That first sentence gets the situation precisely backwards. The astonishing variety of applications and content we now enjoy would be impossible without the end-to-end principle. Imagine if every Internet startup had to meet with every ISP in the world (or at least send them an application or a check) before launching a new website. The reason they don’t have to do that is because open standards like TCP/IP ensure that data flowing across the Internet gets treated the same way regardless of whose network it’s on.
I’m having trouble imagining a kind of application that would require a network to be able to distinguish among different kinds of content. I certainly don’t any reason to think that network routers in the middle of the network would be better at filtering “objectionable content” than dedicated mail servers at the endpoints.
One possible example is quality-of-service guarantees, which I discussed here. There’s considerable disagreement among computer scientists about whether building QoS into the IP layer of the networking stack would be a good idea. My sense is that the majority view is that it would not, but there are certainly plenty of people on the other side. For our purposes, though, I think the important point is that adding QoS guarantees to the TCP/IP protocol stack would be a very modest adjustment to the end-to-end principle. Packets might come stamped with a priority level, and route higher-priority packets before lower-priority ones. But they still wouldn’t be “smart” in the sense of looking inside the packet to figure out where the packet came from or what kind of packet–video, voice, email, web, etc–it is. QoS would be a minor adjustment of end-to-end, not an abandonment of it.
I have to confess I don’t quite understand what “splinternets” are or what problem they would solve. I remember reading a bit of Wayne’s work on the subject when he was at Cato, and I don’t think he ever laid his proposal out in much detail. The connectedness of the Internet is precisely what makes the Internet useful. It seems to me it would be quite unfortunate if, say, we had ComcastNet and VerizonNet, and ComcastNet customers couldn’t send emails to VerizonNet customers and vice versa. (CEI’s blog appears to be undergoing some kind of upgrade, so I can’t link directly to it, but here is a Google cache of a recent blog post on the subject)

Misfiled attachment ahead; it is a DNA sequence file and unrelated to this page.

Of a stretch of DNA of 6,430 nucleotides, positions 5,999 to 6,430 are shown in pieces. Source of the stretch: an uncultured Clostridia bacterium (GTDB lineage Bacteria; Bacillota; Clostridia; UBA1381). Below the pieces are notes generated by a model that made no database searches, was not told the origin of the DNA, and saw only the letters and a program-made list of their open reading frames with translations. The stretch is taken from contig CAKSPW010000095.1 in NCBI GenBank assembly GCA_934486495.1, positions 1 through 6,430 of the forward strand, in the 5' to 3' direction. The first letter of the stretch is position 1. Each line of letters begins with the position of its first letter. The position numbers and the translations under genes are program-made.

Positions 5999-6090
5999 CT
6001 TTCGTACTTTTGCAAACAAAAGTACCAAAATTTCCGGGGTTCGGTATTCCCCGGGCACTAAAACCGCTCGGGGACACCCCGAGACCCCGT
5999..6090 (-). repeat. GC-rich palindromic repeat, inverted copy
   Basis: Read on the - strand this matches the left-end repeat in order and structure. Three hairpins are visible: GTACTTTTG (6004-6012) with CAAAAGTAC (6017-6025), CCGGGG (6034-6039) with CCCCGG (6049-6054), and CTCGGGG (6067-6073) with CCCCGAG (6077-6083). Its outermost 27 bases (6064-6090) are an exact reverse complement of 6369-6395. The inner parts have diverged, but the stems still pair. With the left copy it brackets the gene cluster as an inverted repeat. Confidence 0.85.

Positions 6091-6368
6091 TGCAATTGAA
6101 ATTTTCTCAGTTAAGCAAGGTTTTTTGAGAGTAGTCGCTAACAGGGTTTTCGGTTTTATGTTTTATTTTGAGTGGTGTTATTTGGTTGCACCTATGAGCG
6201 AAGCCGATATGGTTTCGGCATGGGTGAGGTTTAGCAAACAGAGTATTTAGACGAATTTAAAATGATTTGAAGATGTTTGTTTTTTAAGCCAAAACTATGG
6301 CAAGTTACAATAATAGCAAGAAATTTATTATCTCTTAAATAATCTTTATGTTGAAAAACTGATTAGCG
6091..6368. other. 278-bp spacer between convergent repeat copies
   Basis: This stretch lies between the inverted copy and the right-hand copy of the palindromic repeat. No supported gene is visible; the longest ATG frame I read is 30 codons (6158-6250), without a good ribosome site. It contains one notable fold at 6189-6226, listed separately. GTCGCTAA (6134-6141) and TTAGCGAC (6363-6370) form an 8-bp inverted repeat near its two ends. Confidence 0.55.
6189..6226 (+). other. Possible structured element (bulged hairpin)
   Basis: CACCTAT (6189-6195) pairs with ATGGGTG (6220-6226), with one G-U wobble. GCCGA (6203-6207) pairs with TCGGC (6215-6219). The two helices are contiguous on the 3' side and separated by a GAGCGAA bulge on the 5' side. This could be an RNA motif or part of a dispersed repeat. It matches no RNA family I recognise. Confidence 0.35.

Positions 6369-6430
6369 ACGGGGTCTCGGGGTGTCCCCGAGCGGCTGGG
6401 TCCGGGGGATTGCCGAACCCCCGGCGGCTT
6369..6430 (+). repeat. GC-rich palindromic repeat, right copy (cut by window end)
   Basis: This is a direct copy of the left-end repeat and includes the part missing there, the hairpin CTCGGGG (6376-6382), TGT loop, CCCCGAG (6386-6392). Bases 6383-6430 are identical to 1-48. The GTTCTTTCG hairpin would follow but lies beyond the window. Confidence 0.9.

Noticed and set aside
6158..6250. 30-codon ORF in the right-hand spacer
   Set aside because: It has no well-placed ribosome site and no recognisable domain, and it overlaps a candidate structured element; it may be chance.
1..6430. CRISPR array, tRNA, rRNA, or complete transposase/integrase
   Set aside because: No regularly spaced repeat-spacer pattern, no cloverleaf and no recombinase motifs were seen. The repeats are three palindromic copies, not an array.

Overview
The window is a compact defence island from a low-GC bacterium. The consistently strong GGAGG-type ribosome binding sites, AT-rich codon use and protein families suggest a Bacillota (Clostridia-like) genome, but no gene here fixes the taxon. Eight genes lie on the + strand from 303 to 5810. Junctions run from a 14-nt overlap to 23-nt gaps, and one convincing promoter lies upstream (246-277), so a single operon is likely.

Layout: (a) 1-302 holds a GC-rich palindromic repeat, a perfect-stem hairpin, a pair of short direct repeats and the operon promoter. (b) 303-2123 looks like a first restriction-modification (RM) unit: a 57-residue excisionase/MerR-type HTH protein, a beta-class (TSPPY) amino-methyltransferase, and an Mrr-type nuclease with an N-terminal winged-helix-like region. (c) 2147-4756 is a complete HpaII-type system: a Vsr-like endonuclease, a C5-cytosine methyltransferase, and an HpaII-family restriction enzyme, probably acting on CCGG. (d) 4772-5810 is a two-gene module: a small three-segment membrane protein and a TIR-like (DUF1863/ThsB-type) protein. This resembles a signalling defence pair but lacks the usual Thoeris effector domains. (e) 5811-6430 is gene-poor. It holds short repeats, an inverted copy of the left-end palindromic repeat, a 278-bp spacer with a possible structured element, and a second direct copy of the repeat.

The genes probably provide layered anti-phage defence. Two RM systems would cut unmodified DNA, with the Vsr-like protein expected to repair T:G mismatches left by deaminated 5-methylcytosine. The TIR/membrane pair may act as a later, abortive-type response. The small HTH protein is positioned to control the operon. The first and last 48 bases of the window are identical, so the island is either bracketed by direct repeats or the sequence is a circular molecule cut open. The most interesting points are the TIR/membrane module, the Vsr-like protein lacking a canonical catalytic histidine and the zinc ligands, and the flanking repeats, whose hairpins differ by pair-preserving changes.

I think it’s important to keep in mind that the end-to-end principle is a principle, not a protocol or standard. It’s not tied to TCP/IP or any other specific technology. We could build a totally new network based on a completely different architecture, and we might still choose to build it in a way that’s consistent with the end-to-end principle.
In fact, one way for libertarians to think about the subject is that the end-to-end principle is an example of the division of labor. Companies like Verizon and Comcast know a lot about how to get packets from point A to point B. They’re generally not so good at designing great computer games, web sites, or video applications. On the other hand, companies like Google and Yahoo are good at designing (or buying other companies that design) great applications but they aren’t necessarily good at designing better networks. So the end-to-end principle is just the principle that each company should focus on doing what it does best. Verizon and Comcast should focus on delivering packets quickly without worrying about what’s in them. Google and Yahoo should focus on creating applications and content without worrying about the details of how the packets will be delivered to their destination. Each firm focuses on its comparative advantage, and the result is greater efficiency all around.
Libertarians generally extol the division of labor as an example of free markets at their finest. It’s not clear to me why we should be skeptical of the end-to-end principle, which at root is just the division of labor applied to network design.